Founded around 897 by Earl Guifre Borrell whose burial site, on the left side of the Church as you enter, helped in ascertaining the date of the Church founding, Sant Pau del Camp (St. Paul of the Fields) was a simple Church so named because it was built in the agricultural plain in what was considered at that time the outskirts of the city of Barcelona. It is now the oldest surviving Church in the city of Barcelona.
Today, it is like an oasis in the midst of a busy and crowded section of the city called Raval. Raval is where it all happens. It is colourful, full of bars and restaurants and peoples from different cultures as this is the place where most immigrants end up living. It is in here that this old and tiny Church of Sant Pau is located.
Where is Sant Pau del Camp?
Address: Carrer de Sant Pau, 101
Telephone: 34 934 410 001
Opening Hours: Monday to Friday: 9:30 a.m. - 12:30 p.m. and 3:30 p.m. - 6:30 p.m.
Saturday: 9:30 a.m.-12:30 p.m.
Reconstructed by Geribert Guitard and his wife Rotlandis, it became a Benedictine monastery, a priory of the Monastery of Sant Cugat but in 1835, the monasteries in Spain were secularized so the monks abandoned it. In 1879, it was declared a National Monument. Below is what remained of the Monastery.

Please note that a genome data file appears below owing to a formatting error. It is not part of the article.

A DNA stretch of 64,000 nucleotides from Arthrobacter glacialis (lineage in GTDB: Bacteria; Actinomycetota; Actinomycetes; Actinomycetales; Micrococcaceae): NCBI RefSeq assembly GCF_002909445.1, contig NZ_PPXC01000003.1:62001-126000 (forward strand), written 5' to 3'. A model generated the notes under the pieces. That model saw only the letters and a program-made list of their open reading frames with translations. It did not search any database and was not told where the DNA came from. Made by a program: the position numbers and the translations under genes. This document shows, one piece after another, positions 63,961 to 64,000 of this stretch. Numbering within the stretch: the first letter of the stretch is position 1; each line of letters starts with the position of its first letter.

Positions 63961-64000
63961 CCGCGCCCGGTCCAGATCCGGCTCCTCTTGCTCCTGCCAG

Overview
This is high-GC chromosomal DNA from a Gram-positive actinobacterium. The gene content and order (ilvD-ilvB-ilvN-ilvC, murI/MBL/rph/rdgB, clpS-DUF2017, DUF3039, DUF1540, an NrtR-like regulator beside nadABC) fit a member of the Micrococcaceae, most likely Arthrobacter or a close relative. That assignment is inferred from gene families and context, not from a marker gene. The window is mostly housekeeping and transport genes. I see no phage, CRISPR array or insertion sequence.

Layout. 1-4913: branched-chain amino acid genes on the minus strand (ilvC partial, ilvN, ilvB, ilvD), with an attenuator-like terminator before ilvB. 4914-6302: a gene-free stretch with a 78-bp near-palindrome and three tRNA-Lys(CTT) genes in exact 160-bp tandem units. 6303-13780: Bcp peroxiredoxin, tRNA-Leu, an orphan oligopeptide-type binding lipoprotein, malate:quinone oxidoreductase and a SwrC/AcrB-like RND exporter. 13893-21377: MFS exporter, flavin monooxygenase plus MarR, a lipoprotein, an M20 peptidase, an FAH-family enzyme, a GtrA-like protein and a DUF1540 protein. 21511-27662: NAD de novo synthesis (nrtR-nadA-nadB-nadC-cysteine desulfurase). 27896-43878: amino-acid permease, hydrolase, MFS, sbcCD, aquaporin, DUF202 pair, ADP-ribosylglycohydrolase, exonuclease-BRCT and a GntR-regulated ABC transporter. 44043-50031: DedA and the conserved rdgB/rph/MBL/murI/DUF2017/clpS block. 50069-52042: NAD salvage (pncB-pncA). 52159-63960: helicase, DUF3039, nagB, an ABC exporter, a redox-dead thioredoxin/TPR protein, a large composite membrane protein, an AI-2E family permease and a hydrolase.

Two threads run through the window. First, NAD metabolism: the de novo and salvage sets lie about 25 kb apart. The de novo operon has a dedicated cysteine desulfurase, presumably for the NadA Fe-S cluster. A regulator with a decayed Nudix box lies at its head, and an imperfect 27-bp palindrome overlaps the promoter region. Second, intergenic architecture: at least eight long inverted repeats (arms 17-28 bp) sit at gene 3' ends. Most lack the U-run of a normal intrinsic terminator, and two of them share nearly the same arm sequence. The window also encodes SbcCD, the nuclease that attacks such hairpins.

You can see in the next photo the entrance of the Church. Decorations are from nature.
Some of the Interesting Features Inside the Church of Sant Pau del Camp
The Romanesque nave with the altar is very simple with not too many decorations to distract one from worship. The tiny windows just give enough light adding mystery to the Church.
When we visited the first time, there was a Japanese lady musician from Okinawa practicing for a concert. It is a pity we did not have time to go back for it. She claims that the Church has one of the best acoustics she has ever played in.
The Church floors are all mosaic with different designs. On the left of the main altar is where the Blessed Sacrament is located. Here, there are candles you can light in prayer for whatever intentions you have.
Unlike the other major Cathedrals in the city where there are so many things to see and many other tourists vying for front view, this Church in its simplicity invites one to pray or to sit in silence. It speaks of age and wisdom, of what a Church should be, a connection to the unknown, to God.